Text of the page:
How comfortable are you with fire and just how prepared are you in case a fire starts in your home?
Simple questions, right? No one is thrilled about fire except pyromaniacs and firefighters. And everyone has a smoke alarm in their house. Not so.
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A journalist I know who is absolutely petrified of fire happened to be staying at the once-famous MGM grand hotel in Las Vegas for a conference. But when offered a room on the 33rd floor, she refused. The room came with mirrored ceilings, a heart-shaped waterbed, you name it — but she wouldn’t accept. She explained she feared fire and was sure that no fireman’s ladders could reach that high. She was laughed at!
By tragic coincidence, the hotel burned to the ground one week later and everyone who had climbed to the roof to be rescued perished. The ladders only reached as far as nine storeys.
It’s very easy to prepare yourself, your family and your home in case of fire. The problem is that so few of us take the time to do it.
The following are some basic steps that every home-owner and family should be doing to save themselves and their precious belongings from complete destruction:
- Make sure your home is equipped with smoke detectors on every floor, and that each has a working battery. Check the battery once a month.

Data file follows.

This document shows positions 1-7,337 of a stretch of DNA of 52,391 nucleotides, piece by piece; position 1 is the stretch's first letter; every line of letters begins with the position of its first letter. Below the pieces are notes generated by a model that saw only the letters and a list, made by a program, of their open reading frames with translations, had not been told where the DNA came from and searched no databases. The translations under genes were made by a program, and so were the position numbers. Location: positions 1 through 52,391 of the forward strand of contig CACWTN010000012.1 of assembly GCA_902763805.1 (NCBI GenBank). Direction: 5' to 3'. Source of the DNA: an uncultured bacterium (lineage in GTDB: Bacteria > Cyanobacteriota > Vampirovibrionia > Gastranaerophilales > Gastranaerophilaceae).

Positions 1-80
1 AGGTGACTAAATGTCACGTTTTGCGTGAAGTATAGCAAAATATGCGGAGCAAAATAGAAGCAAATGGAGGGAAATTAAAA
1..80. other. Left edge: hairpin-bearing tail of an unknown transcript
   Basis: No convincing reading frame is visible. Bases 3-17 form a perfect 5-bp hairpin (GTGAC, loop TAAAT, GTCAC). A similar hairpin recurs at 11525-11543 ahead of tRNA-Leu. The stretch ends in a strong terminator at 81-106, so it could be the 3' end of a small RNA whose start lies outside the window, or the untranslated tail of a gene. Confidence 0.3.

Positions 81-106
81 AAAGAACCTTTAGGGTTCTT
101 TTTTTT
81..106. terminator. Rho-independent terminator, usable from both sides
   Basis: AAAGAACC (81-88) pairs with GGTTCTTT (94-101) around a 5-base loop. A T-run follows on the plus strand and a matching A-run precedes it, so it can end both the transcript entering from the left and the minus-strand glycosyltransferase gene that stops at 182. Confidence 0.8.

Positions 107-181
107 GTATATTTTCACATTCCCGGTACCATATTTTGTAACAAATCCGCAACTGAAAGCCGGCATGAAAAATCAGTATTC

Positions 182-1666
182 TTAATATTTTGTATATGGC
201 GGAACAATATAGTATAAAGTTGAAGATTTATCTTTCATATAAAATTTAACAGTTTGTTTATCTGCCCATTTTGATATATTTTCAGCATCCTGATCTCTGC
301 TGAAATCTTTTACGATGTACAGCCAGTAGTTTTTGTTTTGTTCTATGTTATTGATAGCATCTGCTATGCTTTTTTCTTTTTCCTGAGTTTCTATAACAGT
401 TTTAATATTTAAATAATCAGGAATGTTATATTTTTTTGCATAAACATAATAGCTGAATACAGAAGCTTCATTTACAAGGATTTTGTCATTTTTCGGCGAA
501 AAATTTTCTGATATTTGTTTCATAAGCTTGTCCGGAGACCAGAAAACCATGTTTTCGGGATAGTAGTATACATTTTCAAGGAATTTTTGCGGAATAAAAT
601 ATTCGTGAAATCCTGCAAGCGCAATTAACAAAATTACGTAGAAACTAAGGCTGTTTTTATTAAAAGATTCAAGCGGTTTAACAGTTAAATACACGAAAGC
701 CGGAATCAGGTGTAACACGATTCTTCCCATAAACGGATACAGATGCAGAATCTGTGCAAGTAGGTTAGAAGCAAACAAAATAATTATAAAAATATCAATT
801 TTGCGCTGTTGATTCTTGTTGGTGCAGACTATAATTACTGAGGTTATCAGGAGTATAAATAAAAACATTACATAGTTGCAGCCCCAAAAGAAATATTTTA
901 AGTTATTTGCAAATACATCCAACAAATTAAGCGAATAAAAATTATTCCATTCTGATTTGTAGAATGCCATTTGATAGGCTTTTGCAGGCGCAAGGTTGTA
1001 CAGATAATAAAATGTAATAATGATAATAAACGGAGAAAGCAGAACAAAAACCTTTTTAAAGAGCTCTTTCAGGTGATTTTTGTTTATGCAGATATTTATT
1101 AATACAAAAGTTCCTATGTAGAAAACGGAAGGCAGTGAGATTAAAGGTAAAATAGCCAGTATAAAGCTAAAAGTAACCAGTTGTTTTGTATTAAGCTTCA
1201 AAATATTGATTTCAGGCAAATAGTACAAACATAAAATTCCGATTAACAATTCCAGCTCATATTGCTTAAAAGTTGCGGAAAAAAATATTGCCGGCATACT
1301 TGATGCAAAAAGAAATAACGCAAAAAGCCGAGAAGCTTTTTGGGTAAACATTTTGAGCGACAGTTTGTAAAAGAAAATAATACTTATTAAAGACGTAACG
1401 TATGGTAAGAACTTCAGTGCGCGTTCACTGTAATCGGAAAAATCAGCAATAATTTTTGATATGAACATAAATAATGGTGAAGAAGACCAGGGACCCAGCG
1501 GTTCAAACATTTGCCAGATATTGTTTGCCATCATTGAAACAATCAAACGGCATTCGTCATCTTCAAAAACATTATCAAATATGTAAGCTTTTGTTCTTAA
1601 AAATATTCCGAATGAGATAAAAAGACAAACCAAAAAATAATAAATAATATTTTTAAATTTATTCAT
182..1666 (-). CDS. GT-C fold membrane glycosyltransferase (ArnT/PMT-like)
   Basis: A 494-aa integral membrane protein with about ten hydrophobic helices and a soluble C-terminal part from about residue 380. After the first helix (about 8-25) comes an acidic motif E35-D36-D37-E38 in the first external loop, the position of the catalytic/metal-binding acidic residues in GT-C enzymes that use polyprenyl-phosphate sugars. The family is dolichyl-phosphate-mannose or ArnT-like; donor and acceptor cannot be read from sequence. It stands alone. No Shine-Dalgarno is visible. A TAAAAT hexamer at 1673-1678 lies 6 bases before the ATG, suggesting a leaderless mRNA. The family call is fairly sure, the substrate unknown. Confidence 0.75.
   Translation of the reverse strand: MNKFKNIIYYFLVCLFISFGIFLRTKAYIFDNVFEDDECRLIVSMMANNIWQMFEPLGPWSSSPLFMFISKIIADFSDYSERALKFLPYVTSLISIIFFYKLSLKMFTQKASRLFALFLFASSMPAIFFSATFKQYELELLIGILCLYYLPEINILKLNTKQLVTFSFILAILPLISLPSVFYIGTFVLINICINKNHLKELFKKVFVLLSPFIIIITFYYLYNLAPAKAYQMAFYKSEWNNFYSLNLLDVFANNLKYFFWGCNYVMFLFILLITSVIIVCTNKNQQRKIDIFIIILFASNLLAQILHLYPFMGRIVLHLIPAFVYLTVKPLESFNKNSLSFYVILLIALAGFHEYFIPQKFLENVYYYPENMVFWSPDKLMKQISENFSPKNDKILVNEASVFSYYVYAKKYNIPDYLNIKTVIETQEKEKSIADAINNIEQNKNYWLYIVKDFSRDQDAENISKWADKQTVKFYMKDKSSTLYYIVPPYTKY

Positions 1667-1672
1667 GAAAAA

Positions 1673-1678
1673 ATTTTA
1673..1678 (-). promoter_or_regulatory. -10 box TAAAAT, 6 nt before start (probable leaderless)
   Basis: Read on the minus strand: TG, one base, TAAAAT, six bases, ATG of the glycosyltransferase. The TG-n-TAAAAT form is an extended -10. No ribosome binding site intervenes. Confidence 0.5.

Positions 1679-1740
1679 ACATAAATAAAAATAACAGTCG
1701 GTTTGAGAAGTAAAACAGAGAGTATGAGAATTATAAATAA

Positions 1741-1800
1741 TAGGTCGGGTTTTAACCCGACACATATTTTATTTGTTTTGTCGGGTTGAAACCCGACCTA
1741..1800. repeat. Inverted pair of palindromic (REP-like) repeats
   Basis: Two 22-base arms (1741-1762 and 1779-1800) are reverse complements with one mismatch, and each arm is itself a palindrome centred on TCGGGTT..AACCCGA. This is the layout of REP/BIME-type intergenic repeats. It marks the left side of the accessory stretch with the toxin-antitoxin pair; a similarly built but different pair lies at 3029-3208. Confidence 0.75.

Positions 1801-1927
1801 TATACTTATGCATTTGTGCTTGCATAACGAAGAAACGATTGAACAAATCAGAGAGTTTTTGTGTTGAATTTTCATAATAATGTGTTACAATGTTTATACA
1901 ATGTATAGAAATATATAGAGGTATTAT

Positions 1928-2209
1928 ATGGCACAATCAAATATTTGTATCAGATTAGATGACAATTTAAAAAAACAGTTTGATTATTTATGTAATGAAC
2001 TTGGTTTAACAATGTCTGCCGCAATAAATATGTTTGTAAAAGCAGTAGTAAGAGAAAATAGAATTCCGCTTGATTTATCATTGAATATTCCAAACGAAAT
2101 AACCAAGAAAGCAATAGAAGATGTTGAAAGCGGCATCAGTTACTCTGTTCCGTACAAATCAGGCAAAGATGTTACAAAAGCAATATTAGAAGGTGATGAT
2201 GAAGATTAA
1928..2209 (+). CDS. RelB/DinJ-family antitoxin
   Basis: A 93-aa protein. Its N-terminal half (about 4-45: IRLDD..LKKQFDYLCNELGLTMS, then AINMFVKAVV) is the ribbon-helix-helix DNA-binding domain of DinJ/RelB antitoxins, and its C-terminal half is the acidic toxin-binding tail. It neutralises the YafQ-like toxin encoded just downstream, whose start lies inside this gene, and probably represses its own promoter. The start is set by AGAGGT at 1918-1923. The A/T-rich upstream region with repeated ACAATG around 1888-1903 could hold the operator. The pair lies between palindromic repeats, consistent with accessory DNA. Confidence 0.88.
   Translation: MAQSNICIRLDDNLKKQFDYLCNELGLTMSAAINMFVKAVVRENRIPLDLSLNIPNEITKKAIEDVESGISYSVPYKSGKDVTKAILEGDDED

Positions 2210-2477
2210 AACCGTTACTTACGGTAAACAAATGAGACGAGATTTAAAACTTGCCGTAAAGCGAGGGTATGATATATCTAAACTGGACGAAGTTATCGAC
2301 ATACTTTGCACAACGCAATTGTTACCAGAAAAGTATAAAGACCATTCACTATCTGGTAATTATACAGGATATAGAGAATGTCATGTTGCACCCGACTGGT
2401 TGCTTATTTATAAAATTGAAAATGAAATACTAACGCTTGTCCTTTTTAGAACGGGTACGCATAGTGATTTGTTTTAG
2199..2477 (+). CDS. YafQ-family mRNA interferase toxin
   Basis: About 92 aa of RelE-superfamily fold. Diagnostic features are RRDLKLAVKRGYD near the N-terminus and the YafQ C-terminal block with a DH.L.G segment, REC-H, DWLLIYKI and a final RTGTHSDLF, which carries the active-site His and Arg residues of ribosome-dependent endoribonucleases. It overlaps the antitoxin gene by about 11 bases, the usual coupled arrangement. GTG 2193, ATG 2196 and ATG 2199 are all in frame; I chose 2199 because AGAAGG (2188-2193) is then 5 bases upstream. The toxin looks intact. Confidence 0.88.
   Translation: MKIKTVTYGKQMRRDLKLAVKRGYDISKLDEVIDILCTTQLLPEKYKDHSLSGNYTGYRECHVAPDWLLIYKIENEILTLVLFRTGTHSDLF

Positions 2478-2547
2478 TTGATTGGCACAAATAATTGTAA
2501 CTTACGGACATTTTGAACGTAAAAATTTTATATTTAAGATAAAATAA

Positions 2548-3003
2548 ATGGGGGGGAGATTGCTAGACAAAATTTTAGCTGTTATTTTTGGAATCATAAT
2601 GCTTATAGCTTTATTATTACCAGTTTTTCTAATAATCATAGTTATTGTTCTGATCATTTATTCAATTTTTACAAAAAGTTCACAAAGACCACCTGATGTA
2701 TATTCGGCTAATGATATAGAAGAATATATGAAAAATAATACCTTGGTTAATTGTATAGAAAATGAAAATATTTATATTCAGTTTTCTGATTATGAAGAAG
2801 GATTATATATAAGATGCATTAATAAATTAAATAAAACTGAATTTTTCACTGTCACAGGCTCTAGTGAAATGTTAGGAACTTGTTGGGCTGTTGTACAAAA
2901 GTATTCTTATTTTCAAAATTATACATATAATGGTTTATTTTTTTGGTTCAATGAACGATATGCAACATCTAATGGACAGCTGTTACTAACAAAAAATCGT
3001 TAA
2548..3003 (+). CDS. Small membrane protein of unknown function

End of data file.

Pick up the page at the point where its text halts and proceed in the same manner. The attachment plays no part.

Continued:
- If you have a home alarm system, see if it’s set up for fire. If not, is it possible to arrange?
- Is your home equipped with carbon-monoxide monitors? If not, go out and purchase some. The cost is meaningless compared to the horror of the silent killer of a CO leak.
- Equip your home with small, user-friendly fire extinguishers. Again, there should be one on every floor, easily accessible, but out of the reach of small children.
- Do you have an escape route/plan devised in case of emergency? Sit down with the adults in your household and think about it: How would you gather your family in the night? Divide and conquer: You go for the kids, another grabs the pets. Consider what to do if you and your children are on separate floors and the stairway is blocked.
- Do you have an alternate escape route/plan in case the exits you had initially thought you could use are blocked?
- Do you have a way of escaping from the second and third storeys of your home?
- Take photographs of your furniture, art work, any important jewelry — things easily lost in a blaze — and keep them in a safety deposit box.
- Make lists of important items, like your stereo equipment, camera equipment, computers, favourite CDs — in order to help with insurance claims later.
There’s no need to be neurotic or to live in fear. Just organize yourselves once and you’ll be able to sleep easier.